Value Stream Mapping

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Introduction

I had spent many years on the “Lean journey” before being introduced to Value Stream Mapping in 2000.  As I began using this approach, I realised the power of taking an end-to-end view and implementing steps to improve the whole value stream.  Previously, we had taken a very “tool” based approach – kaizen, quick changeover, 5S – applying these techniques where we saw opportunities.  The problem with this approach is that it led to “point optimisation” rather than ”system optimisation”.  For example, an improvement made in one part of the process would not improve the overall system performance if there was a constraint downstream from the improvement.  Value Stream Mapping provided a high level system view that enabled us to apply the right tools in the right sequence and achieve significantly better results.

Overview of the process

  • Value Stream Mapping is used to plan improvements for the start to end processes (ie value stream) for a specific product or service.
  • The current state map is a visual display of the process highlighting problems with the major steps and flow of work and information.
  • The future state map shows what the process will look like after improvements.
  • The implementation plan shows the actions, priority, timing and resources needed to achieve the future state.
  • Value Stream Mapping generally starts with the macro level. For a manufacturing process, this is the 4 – 8 major operations in the process from receiving the raw material to shipping the final product.
  • Value Stream Mapping can also be done at lower levels. For example, the Value Steam Map for a mining operation may have separate maps and action plans for drill and blast, load / haul, crushing and processing. Each map is “owned” by the manager of the specific area.

The stages in Value Stream Mapping are:

  • The first step is to scope the project:
    • Define which product or service to target.
    • Determine the start and end points.
  • Determine the project team. VSM is a great opportunity to get a cross functional team focussed on improvements. Team members may include operators, first line supervisors, support staff, technical experts and management. It is also a good idea to include people outside the area who can give the “fresh set of eyes” perspective and challenge the way things are done.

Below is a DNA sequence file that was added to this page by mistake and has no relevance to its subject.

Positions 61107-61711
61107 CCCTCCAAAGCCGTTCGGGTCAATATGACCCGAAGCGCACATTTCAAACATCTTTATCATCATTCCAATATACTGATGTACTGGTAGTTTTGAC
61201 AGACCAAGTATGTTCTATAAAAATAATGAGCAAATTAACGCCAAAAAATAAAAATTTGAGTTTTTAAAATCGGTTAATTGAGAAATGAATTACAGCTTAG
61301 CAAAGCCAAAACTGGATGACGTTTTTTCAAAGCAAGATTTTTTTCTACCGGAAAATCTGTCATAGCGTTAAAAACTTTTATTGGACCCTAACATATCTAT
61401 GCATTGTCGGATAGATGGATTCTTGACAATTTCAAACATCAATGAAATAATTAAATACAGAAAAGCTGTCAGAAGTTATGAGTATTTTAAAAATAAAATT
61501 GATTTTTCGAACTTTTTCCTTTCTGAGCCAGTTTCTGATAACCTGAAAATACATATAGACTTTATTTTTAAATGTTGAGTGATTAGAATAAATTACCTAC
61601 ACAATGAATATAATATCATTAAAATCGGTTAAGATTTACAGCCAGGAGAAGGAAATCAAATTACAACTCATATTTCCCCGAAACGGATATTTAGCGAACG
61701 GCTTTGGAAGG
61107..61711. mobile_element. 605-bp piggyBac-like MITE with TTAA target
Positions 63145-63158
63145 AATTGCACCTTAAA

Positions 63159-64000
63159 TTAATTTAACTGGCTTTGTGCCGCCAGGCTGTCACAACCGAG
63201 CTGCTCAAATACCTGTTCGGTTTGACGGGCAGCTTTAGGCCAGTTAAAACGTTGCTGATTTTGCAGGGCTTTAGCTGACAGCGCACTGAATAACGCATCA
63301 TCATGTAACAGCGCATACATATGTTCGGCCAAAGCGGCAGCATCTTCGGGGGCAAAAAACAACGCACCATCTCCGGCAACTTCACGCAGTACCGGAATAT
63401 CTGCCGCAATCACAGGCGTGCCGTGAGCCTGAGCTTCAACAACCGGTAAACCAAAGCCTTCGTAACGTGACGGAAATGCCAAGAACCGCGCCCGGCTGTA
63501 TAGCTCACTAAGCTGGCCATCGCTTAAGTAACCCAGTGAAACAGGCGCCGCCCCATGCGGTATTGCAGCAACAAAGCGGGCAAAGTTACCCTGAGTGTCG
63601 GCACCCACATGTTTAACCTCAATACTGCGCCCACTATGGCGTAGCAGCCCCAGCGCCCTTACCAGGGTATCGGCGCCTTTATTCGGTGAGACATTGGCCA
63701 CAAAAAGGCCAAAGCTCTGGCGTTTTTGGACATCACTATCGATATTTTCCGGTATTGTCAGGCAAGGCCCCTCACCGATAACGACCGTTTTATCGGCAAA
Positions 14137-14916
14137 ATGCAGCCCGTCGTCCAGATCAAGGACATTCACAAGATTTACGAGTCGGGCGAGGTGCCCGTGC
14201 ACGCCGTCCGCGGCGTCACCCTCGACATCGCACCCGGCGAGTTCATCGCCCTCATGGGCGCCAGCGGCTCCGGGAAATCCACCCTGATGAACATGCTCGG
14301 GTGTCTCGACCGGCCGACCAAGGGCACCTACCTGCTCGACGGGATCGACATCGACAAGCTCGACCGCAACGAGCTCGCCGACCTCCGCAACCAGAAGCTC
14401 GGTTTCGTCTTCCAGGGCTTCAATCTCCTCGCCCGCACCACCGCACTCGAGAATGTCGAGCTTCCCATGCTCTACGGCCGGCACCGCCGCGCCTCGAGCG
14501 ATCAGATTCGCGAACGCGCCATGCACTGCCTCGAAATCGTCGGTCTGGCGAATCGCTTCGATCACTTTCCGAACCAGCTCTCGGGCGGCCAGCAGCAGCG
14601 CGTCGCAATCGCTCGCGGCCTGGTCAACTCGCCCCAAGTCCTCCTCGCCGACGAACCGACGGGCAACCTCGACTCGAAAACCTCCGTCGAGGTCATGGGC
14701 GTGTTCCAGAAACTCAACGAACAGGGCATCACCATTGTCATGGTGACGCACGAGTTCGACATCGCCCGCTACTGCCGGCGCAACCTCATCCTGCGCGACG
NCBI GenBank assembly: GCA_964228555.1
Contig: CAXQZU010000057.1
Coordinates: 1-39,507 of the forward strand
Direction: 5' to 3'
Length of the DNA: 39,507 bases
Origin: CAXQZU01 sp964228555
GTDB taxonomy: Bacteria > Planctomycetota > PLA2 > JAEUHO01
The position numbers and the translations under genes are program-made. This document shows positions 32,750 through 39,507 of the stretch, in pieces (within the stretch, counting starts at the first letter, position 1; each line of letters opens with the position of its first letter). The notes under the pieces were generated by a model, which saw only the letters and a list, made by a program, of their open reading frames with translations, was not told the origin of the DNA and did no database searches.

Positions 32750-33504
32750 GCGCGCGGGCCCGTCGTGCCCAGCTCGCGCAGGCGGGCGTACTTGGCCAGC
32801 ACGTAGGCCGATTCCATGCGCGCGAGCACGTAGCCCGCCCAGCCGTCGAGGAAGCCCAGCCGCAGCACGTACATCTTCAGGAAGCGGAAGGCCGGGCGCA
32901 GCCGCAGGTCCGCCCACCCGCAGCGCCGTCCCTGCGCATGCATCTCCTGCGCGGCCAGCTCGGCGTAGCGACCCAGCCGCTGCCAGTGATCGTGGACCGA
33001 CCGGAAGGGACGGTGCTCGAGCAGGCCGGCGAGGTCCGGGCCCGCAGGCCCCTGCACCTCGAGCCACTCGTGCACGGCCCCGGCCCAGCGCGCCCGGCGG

• The current state map is a visual display of the process steps, key metrics for these steps, work in progress between each step and information flows.
  • See example current state maps – manufacturing, office or healthcare.
  • Complete the current state map in the following order:
    • Customer – record customer requirements and current performance against these requirements in data box.
    • Process steps – record the key performance metrics. A good checklist is the 5 attributes of a lean process – valuable, capable, available, adequate & flexible.
    • Work in progress – record the amount of work in progress in between the steps and calculate how many days or hours this is based on the output of the process.
    • Information flows – record how information is communicated to the process steps about what to produce. This is important as it highlights push vs pull production.
    • Timeline – drawn at the bottom to show value added time versus total time and highlights the low % of value added time.
  • The key is to identify current problems and capture these on the map. This map becomes the basis for brainstorming improvement ideas for the future state.

  • The future state map is developed by answering the following questions:
    1. Customer requirements -  Where they are not being met? What steps add value from the customer’s perspective?
    2. Work flow – Do we need all these steps?  Where are the delays and interuptions to flow? How will we eliminate/reduce these delays?
    3. Work reliability and quality – Where are the problems? How will we fix them?
    4. Managing to learn – How will we continue to improve the process?

  • Develop an implementation plan for the actions needed to get from the current state to the future state.
  • An effective way to implement the plan is to use a series of team based rapid improvement workshops (1 week) known as kaizen events.
  • Action plans generally cover the next six months.  The Value Stream Mapping process is then repeated.

Insights

  • This is a very visual and interactive process so make the maps highly visible on a wall and get all the team involved in the process.
  • Use flipchart paper and post-it notes for flexibility.
  • Brainstorming problems and improvements using the map promotes teamwork on how do we fix the process rather than who do we blame.
  • The maps and action plans should be “owned” by a Value Stream Manager – someone responsible for the end to end process.

More info

  • Learning to See by Mike Rother and John Shook, ISBN: 0-9667843-0-8 – Value Stream Mapping for manufacturing.
  • Mapping to See by John Shook and team, ISBN: 978-1-934109-16-8 – Value Stream Mapping for the office and services